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From Idris Elba to Kevin Hart, Gorilla Naming Ceremony in Rwanda attracts celebrities, athletes, conservation heroes and thousands of locals


The annual Kwita Izina, or Gorilla Naming Ceremony, in the village of Kinigi, gateway to the Volcanoes National Park, is a colourful affair at which Hollywood stars and famous footballers rub shoulders with local villagers as they celebrate the arrival of new members of a species once on the brink of extinction.

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Mountain gorillas, with thick black hair and weighing as much as 200kg (441lbs), are found only in small pockets of protected montane forests in three countries: Rwanda, Uganda and the Democratic Republic of Congo.

In the 1980s, only 242 individuals were documented in the national park and the wider Virunga Mountains, where the three countries meet and where American primatologist Dian Fossey (whose autobiography was the basis of 1988 film Gorillas in the Mist) carried out much of her research.

That number has since risen to 1,063.

Meaning “to give a name” in Kinyarwanda, the local language, the Kwita Izina ceremony is inspired by the centuries-old Rwandan tradition of naming babies in the presence of family and friends.

“A week after the child was born, the parents would invite friends and family for the naming, the women of the house would make a one-pot dish and the men would serve local sorghum beer, and everyone would suggest a name,” explains Didier Murindwa, my driver and guide.

“Once the parents chose the name, the women would cheer and clap, a happiness sound called impundu.”

This baby gorilla, born on February 19, was named Ramba (‘Sustainable’) by Bernard Lama, former Paris Saint-Germain and French national football team goalkeeper. Photo: Visit Rwanda

Rwandans believe a carefully chosen name has special powers and is capable of determining the fate of its owner, whether they be human or mountain gorilla. The animals have become a source of national pride and naming them has become an annual event watched by thousands.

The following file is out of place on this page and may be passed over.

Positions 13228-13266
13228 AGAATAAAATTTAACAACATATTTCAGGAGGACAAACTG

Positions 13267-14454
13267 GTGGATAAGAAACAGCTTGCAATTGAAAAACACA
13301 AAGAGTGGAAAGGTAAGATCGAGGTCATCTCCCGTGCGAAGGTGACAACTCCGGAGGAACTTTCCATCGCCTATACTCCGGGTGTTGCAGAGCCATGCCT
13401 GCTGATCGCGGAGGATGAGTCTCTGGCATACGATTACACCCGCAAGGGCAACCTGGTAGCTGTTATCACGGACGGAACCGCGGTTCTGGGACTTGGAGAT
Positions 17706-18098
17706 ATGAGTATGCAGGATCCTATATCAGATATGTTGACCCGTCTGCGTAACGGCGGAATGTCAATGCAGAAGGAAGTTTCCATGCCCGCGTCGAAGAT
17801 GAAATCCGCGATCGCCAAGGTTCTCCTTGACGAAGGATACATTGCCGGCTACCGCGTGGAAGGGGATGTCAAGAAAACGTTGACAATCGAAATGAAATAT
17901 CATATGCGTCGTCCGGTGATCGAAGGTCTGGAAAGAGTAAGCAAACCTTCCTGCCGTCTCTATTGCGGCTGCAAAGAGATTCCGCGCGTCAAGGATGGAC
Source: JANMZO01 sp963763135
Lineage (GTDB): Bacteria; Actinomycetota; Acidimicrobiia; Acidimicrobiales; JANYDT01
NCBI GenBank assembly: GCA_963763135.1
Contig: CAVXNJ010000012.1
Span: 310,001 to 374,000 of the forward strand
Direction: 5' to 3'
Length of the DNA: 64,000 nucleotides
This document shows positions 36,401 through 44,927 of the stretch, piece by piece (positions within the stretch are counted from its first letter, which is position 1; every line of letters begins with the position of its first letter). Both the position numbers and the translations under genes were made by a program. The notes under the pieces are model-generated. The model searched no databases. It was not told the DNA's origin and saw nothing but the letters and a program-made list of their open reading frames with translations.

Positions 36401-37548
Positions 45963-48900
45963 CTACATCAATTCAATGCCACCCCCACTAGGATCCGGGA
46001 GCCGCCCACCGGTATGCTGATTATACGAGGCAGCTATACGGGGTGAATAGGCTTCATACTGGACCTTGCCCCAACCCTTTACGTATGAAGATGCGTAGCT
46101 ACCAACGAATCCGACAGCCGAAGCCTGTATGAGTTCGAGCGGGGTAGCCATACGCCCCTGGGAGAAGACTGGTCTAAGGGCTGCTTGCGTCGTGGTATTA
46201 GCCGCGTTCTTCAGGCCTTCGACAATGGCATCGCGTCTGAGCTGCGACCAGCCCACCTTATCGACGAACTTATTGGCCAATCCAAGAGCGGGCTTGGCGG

Rwanda has staged the Kwita Izina since 2005, when the country started conservation efforts in earnest. The event celebrates biodiversity and sustainability, and is preceded by a week of conferences and exhibitions on conservation and launches of community projects.

The 40,000 people who are attending this year’s edition – the 19th – include villagers who have trekked miles to be here, local and international media and tour operators, and national park staff.

And, of course, the celebrity guests; 23 gorillas born during the preceding year are to be named by 23 actors, singers, sports legends, conservation heroes, diplomats, entrepreneurs and a high-achieving local schoolgirl.

This baby gorilla was born on February 27, 2023 to mother Akarabo from the Hirwa family of mountain gorillas. It was named Ingoboka (‘Support’) by Larry Green, a board trustee at the African Wildlife Foundation. Photo: Visit Rwanda

This year’s names include Ramba (meaning “sustainable”), Gakondo (“tradition”), Ingoboka (“support”), Mukundwa (“favoured”) and Mugisha (“blessing”).

“This fosters a personal bond between the local community and the animals,” says Emmanuel Harerimana, a Volcanoes National Park guide, who adds that some of the gorillas’ fiercest defenders are former poachers.

Over the past 18 years – the event took place online during the Covid shutdown – 374 mountain gorillas have been named in Kwita Izina ceremonies by the likes of Britain’s King Charles, broadcaster and biologist Sir David Attenborough, and Chinese travel bloggers Hong Liang and Xinyu Zhang.